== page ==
By William Edwards, Department of Economics
The frequent rains that have soaked Iowa this year have left many corn and soybean fields with areas where little or no production will be realized. Many producers are wondering what options they have under their multiple peril crop insurance policies.
For crops already planted, excess moisture is an insured event. The size of payment received will depend on the final quantity and quality of the grain harvested. Indemnity prices for revenue insurance policies this year are $3.99 per bushel for corn and $9.23 per bushel for soybeans. Payments are based on actual production over the whole insurance unit, however, not just on the damaged areas. If corn is harvested as silage, a check strip should be left so the insurance adjustor can estimate the grain yield.
Insured producers may be able to receive a payment to help offset the cost of replanting crops. Affected areas must be at least 20 acres in size or 20 percent of the insured acres, whichever is smaller, and the same crop must be replanted. If a different crop is planted, the producer can choose to insure the second crop if it was included on the original policy, and take a partial payment for damage to the first crop. If the second crop is not insured, a full payment can be received for the first crop based on the level of guarantee purchased and the appraised loss on the crop. The insurance company's agent should be contacted before replanting is done.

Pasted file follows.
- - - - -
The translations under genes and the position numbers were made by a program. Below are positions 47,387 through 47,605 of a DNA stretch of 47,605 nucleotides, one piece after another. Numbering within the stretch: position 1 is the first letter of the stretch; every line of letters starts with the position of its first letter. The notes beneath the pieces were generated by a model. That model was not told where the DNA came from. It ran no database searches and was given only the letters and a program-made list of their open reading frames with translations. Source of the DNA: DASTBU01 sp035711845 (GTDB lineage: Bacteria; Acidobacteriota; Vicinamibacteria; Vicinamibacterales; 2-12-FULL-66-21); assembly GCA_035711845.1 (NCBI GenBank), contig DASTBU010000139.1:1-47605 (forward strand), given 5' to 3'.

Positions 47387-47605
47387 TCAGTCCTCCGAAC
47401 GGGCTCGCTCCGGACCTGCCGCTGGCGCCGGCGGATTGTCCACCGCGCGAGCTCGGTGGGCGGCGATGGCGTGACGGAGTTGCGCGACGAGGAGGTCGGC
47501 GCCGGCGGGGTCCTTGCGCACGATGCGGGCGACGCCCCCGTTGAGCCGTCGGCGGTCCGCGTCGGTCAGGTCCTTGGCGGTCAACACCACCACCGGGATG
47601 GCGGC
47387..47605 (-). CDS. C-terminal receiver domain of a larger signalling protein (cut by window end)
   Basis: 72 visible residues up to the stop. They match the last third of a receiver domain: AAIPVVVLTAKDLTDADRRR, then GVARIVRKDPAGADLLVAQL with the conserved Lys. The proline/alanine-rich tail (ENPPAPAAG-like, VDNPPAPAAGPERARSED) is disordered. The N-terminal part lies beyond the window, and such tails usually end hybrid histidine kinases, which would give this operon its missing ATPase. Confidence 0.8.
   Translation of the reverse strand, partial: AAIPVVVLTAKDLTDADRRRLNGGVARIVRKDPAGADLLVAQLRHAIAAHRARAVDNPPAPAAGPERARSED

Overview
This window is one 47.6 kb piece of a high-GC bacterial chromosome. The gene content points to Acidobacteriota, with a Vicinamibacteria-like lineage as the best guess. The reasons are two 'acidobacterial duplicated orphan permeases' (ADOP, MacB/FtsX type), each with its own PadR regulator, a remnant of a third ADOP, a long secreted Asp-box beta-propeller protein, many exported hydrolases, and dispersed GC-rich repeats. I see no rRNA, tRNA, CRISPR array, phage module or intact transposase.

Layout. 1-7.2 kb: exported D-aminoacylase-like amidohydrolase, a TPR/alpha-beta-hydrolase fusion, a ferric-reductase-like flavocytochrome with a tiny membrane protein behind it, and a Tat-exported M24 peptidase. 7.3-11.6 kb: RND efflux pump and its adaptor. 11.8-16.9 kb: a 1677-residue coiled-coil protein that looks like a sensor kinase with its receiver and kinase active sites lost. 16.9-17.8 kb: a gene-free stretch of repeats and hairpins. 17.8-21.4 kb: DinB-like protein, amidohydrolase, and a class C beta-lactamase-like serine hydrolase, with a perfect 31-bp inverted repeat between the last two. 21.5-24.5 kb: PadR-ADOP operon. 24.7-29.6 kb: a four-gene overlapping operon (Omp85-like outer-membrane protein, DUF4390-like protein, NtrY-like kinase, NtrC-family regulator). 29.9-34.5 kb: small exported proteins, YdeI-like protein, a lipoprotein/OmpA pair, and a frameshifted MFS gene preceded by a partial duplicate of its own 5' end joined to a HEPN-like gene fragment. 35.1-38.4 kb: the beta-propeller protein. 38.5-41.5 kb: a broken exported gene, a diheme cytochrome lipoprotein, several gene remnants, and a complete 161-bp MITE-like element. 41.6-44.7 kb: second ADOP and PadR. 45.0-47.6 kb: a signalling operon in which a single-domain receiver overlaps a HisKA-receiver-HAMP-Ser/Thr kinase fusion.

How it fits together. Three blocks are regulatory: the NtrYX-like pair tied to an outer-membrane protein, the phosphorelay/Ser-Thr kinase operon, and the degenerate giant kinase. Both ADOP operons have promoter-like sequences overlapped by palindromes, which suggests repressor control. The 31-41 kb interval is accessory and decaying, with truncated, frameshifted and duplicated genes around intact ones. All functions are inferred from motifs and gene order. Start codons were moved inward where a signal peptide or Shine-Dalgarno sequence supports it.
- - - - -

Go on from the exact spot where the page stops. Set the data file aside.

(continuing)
Some fields were not able to be planted at all. They may be eligible for a prevented planting payment equal to 60 percent of the original insurance guarantee. No other crop can be planted, except a cover crop. Prevented planting acres cannot be harvested or grazed before November 1.
More details can be found in the publication "Delayed and Prevented Planting Provisions," file A1-57 on the Iowa State University Extension Ag Decision Maker website at www.extension.iastate.edu/agdm/. Producers should communicate with their crop insurance agent before making decisions about replanting or abandoning acres.
William Edwards is a professor of economics with extension responsibilities in farm business management. Edwards can be contacted at (515) 294-6161 or by emailing email@example.com.